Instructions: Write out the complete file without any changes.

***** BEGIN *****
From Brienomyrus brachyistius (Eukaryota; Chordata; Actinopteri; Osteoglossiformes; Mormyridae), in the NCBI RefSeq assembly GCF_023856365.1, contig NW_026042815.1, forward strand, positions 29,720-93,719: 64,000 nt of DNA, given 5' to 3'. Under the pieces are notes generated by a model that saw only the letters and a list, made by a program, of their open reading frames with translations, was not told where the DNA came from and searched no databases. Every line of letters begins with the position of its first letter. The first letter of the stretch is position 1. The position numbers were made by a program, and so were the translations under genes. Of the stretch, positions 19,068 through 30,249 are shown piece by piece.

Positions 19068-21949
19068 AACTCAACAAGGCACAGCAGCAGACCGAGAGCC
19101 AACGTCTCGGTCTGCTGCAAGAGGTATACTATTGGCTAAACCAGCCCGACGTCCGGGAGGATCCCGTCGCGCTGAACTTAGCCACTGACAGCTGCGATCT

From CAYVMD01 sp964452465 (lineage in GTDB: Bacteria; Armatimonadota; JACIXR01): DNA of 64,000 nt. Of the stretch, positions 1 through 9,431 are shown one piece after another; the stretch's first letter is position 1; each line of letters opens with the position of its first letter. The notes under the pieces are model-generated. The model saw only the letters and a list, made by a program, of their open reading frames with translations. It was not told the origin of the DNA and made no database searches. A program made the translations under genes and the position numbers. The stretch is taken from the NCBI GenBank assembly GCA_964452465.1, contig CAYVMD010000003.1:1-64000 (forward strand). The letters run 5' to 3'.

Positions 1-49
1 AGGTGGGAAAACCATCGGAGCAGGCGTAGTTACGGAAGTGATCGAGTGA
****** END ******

From Brienomyrus brachyistius (Eukaryota; Chordata; Actinopteri; Osteoglossiformes; Mormyridae), in the NCBI RefSeq assembly GCF_023856365.1, contig NW_026042815.1, forward strand, positions 29,720-93,719: 64,000 nt of DNA, given 5' to 3'. Under the pieces are notes generated by a model that saw only the letters and a list, made by a program, of their open reading frames with translations, was not told where the DNA came from and searched no databases. Every line of letters begins with the position of its first letter. The first letter of the stretch is position 1. The position numbers were made by a program, and so were the translations under genes. Of the stretch, positions 19,068 through 30,249 are shown piece by piece.

Positions 19068-21949
19068 AACTCAACAAGGCACAGCAGCAGACCGAGAGCC
19101 AACGTCTCGGTCTGCTGCAAGAGGTATACTATTGGCTAAACCAGCCCGACGTCCGGGAGGATCCCGTCGCGCTGAACTTAGCCACTGACAGCTGCGATCT

From CAYVMD01 sp964452465 (lineage in GTDB: Bacteria; Armatimonadota; JACIXR01): DNA of 64,000 nt. Of the stretch, positions 1 through 9,431 are shown one piece after another; the stretch's first letter is position 1; each line of letters opens with the position of its first letter. The notes under the pieces are model-generated. The model saw only the letters and a list, made by a program, of their open reading frames with translations. It was not told the origin of the DNA and made no database searches. A program made the translations under genes and the position numbers. The stretch is taken from the NCBI GenBank assembly GCA_964452465.1, contig CAYVMD010000003.1:1-64000 (forward strand). The letters run 5' to 3'.

Positions 1-49
1 AGGTGGGAAAACCATCGGAGCAGGCGTAGTTACGGAAGTGATCGAGTGA